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Matthew Ryan: Provoking Conversation With Brave and Honest Music
By Sean Smith
Fort Wayne Reader
In the last year, Little Brother Radio — on 9 p.m. to midnight every Saturday on WBOI 89.1 FM — has become a vital part of the Fort Wayne music community. The weekly broadcasts have allowed local and regional bands to be heard by thousands of new listeners. Tune in and you'll hear everyone from Sankofa to Vandolah and Metavari to Zephaniah. They truly champion the spirit of independent music, which is what makes Matthew Ryan such a natural fit for their 1st anniversary concert at C2G on May 16th.
Matthew Ryan, a Nashville-based singer-songwriter, has about as much interest in thoughtless, bland music as the LBR crew and has sought to write songs that deal with love, loss, regret and the silver lining for the 11 albums that he's released in as many years. He has a gift for boiling things down to their essence and never losing focus. His care and craft for writing songs that deal with the human condition began with his debut album, May Day, in 1997 and carries through to his latest release, Matthew Ryan Vs. The Silver State. In between those records, he has released four other proper albums, along with three self releases and one UK only collection.
His songs are always alive and breathing, seeking to find truth and offer hope. His last few releases have gathered him mountains of critical praise and he's beginning to be recognized for the true talent he is and no longer standing in the shadow of Bruce Springsteen, Tom Waits and Ryan Adams.
His newest batch of songs reflects the way he seeks to live life in this modern age. Bravely and honestly.
Fort Wayne Reader: So, are you on tour right now?
Matthew Ryan: Right now I'm at home. I'm managing myself. It's kind of a good thing because I've had to plan things to elongate the process, so I can handle my slow, purposeful way that I do things. The tour starts on May 1st and we're also working on a June tour and getting to the UK, but right now I'm handling things myself and it's a double-edged sword. Luckily, I think I have the constitution to handle it. I don't get emotional about good or bad things, really, as far as the business side of things. But, right now I'm home handling that part and, to be honest with you, I'm going a little crazy. The record's actually doing really well right now and there's just so much coming in. There's been a lot of reasons why I've had such a punctuated career. I don't want to fail because I mismanaged it and I feel like I can't quite keep up with everything. But, that's a good thing.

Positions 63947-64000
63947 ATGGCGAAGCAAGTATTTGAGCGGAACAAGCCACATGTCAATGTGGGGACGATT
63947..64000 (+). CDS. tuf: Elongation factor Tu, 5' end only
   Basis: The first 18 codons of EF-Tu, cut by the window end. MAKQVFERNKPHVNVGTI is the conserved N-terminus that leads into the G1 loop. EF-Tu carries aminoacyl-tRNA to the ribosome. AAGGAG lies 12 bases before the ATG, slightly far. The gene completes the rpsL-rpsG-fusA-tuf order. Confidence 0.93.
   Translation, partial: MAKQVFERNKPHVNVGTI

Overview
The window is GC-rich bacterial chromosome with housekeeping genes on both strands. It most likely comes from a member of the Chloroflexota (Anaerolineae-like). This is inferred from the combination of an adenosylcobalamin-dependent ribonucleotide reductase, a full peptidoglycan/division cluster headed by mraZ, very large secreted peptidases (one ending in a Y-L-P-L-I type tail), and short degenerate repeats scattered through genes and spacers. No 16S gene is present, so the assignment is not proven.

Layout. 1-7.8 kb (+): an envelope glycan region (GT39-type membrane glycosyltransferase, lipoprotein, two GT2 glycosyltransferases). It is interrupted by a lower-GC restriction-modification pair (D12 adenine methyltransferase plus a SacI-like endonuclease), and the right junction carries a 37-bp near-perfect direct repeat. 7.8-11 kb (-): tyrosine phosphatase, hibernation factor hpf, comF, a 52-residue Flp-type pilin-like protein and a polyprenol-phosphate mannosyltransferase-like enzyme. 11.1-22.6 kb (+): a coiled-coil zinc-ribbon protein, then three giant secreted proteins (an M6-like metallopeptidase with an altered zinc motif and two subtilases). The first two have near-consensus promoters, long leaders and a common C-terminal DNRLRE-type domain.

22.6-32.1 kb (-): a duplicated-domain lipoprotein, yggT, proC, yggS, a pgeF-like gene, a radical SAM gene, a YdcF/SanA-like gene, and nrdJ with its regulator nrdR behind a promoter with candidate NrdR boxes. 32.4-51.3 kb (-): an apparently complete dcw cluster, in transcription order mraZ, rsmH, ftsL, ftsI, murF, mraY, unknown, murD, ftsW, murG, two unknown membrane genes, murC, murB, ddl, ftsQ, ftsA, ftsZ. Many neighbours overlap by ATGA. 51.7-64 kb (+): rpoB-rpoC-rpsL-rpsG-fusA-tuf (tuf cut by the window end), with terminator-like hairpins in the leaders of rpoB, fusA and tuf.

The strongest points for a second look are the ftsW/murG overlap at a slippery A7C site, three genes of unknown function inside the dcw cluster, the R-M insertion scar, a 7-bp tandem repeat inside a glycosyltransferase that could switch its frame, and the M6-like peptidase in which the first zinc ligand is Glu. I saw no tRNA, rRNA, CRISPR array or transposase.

FWR: Do you think that's going to change and you'll get someone to help you manage it all?
MR: I've had people offer, but there's a way I want to do things and there's a way I want to treat people. My philosophy, wrong or right, has been that you don't treat anybody like a chump. Nobody. Whether it's the waiter or the waitress or the bartender or some famous journalist or some actor or the guy that's delivering your mail, you don't treat anybody like a chump. And so, many times with people in this business, managers, in particular, can tend to be so abrasive and they can tend to be particular about who they choose to give energy to. So, I'm real sensitive to that and, wrong or right, I'm just trying to find that guy or girl that I genuinely believe sees the world much like I do.
FWR: I hear what you're saying. Sometimes the way things are handled by managers causes you to get completely turned off.
MR: I know and I had to learn the hard way. Particularly in the younger days. I wasn't being represented quite how I thought I was. It wasn't parallel to what I was writing about. I just want something to be as pure as it can be from top to bottom. Side to side.
FWR: You're talking about the A&M years?
MR: Oh, yeah and even since then. It's not just A&M. It took me a long time to kind of realize that I probably need to handle some of this stuff myself so I can get the story as I see it out there. Rather than all the manipulation and the hijinx and the hype and the silliness. I believe a story, an honest story, is ultimately meaning more. Always.